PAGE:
by Mitch Kokai
Senior Political Analyst, John Locke Foundation
During a speech before the Nebraska legislature, Democratic state senator Justin Wayne promised to vote against a school choice bill if his colleagues agreed to send their kids to the public school system.
“I will vote to kill this bill if you send your kids to one of the kid’s schools in my district that we’re waiting to turn around,” Wayne offered to the lawmakers.
Wayne, who is black, acknowledged that he struggled with the issue and rejected a school choice bill his freshman year in the Nebraska chamber.
“My community can’t wait anymore,” he said.
The bill currently on the table in the Nebraska senate is titled LB364 Adopt the Opportunity Scholarships Act and provide tax credits.
“The only people who are opposing school choice today are the same people who have choice. And many of them exercise that choice,” Wayne remarked.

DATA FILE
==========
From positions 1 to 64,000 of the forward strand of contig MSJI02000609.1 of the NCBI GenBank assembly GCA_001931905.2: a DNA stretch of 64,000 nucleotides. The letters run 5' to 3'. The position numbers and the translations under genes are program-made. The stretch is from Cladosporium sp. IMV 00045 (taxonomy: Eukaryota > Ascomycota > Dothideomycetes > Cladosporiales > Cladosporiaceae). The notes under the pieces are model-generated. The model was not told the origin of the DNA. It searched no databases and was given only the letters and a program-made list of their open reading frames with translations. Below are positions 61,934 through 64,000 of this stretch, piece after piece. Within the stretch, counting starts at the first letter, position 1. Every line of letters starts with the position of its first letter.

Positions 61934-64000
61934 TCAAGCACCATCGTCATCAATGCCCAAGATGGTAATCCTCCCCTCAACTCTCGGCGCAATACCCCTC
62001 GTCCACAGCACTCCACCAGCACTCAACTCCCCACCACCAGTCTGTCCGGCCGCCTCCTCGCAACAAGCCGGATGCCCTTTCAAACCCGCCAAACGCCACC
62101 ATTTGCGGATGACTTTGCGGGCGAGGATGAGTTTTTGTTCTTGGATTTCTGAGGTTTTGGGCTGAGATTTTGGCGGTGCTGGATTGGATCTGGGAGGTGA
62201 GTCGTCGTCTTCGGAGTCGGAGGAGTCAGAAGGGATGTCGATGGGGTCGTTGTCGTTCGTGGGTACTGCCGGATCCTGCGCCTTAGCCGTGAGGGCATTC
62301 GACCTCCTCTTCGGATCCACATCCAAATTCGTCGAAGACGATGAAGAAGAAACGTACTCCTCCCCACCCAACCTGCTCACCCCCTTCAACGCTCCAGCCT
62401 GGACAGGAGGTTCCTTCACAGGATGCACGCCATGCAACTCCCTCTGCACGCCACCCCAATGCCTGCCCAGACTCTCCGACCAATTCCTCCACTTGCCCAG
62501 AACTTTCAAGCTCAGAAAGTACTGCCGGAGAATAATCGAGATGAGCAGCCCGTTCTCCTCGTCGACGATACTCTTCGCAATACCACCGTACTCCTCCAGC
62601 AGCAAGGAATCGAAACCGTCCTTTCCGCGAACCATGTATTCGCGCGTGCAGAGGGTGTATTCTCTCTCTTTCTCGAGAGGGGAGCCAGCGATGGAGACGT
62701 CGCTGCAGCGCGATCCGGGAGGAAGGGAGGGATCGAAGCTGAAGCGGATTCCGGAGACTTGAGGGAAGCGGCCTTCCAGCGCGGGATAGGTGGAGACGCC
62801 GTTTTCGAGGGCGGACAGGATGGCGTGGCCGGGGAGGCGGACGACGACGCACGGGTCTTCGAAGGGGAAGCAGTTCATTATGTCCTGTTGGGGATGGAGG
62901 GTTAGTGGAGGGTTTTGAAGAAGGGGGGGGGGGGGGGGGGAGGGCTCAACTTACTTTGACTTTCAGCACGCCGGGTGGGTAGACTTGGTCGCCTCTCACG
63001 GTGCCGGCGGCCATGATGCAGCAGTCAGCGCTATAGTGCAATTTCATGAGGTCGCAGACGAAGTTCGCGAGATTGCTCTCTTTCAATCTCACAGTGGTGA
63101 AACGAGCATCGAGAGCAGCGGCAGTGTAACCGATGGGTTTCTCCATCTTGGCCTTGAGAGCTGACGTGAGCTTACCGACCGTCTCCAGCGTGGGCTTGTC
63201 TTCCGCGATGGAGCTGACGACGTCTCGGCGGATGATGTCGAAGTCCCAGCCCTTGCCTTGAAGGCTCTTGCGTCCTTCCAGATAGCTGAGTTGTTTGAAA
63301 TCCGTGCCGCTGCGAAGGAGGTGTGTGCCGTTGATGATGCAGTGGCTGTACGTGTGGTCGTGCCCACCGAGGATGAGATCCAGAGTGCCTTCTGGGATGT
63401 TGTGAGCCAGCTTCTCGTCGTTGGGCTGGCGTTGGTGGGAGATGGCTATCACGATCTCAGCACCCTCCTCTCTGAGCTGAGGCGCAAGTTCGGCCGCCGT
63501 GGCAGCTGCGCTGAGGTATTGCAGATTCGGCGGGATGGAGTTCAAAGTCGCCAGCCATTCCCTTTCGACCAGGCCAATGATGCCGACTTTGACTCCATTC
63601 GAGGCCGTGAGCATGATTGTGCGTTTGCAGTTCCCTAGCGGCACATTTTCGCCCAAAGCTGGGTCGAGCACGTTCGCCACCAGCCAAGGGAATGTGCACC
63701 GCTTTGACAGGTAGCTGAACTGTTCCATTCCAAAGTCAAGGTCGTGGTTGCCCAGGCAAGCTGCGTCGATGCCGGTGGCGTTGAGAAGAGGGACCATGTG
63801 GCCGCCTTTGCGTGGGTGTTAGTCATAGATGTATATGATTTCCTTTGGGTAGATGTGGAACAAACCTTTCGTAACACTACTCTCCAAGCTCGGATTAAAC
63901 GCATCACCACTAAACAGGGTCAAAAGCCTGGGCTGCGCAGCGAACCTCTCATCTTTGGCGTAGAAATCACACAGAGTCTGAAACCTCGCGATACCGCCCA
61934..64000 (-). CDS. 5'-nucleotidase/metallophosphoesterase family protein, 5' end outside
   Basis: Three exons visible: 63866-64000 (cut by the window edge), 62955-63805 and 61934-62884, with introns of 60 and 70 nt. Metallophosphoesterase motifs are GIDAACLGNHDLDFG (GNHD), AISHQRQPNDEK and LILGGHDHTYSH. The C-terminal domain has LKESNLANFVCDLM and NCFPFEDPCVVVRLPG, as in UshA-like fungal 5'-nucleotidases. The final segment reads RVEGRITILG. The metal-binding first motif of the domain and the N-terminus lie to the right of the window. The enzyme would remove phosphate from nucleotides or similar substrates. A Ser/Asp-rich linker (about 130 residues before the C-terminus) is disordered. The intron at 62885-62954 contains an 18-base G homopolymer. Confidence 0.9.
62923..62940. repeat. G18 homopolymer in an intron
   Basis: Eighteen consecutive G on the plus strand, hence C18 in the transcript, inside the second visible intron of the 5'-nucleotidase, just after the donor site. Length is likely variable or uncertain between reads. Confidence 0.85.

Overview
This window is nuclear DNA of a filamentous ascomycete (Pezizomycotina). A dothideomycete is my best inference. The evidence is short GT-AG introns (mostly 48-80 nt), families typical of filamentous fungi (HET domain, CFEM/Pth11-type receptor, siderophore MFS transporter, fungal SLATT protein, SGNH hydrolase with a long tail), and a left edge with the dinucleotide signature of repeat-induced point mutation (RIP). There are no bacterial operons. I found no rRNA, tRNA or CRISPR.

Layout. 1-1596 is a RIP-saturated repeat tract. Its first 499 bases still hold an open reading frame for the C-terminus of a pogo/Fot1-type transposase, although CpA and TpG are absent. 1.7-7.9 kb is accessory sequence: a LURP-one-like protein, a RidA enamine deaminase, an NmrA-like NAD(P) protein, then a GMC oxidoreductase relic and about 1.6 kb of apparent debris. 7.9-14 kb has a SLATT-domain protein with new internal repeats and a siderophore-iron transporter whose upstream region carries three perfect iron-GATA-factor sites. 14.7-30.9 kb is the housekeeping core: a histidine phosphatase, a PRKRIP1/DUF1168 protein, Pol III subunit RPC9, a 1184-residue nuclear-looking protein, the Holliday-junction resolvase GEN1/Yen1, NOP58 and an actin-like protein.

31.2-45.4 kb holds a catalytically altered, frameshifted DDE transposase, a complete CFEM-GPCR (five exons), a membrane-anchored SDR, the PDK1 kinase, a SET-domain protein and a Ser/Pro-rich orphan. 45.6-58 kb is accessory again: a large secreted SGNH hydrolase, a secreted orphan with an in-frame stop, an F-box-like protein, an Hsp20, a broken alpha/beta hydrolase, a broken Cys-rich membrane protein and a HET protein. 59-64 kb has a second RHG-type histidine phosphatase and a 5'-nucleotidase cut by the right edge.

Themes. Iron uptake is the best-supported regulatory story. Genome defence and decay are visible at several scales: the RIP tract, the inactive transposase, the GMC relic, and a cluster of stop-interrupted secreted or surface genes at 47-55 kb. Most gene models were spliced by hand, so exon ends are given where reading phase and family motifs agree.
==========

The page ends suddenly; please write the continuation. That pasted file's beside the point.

The Nebraska Democrat insisted that his anti-school choice counterparts take their kids out of expensive private schools and enroll them in public schools, so they can witness the under-resourced learning environments first hand and have a stake in improving them for all students.
“When they fall behind, when they don’t have the resources…when they’re dealing with suspensions and things like that, then we can all go through it together,” he said in reference to the senators’ kids.
“Don’t make a choice that you won’t allow anybody else to make just based off of income,” Wayne implored his fellow legislators.
No one should be shocked that a Democrat would offer such a full-throated defense of choice. A clear majority of people who vote Democratic support choice, as Donna Martinez highlighted in this forum earlier this month.
Yes, even Democrats like the idea of school choice. A new Real Clear Opinion poll for the American Federation of Children shows overwhelming support for empowering parents by giving them choices for how and where their children are educated.
The poll found that support for school choice cuts across racial and even party lines, with 73% of white, 66% of black, 68% of Hispanic, and 66% of Asian voters in support. Seventy-five percent of Republicans favor school choice, compared to 69% of Democrats.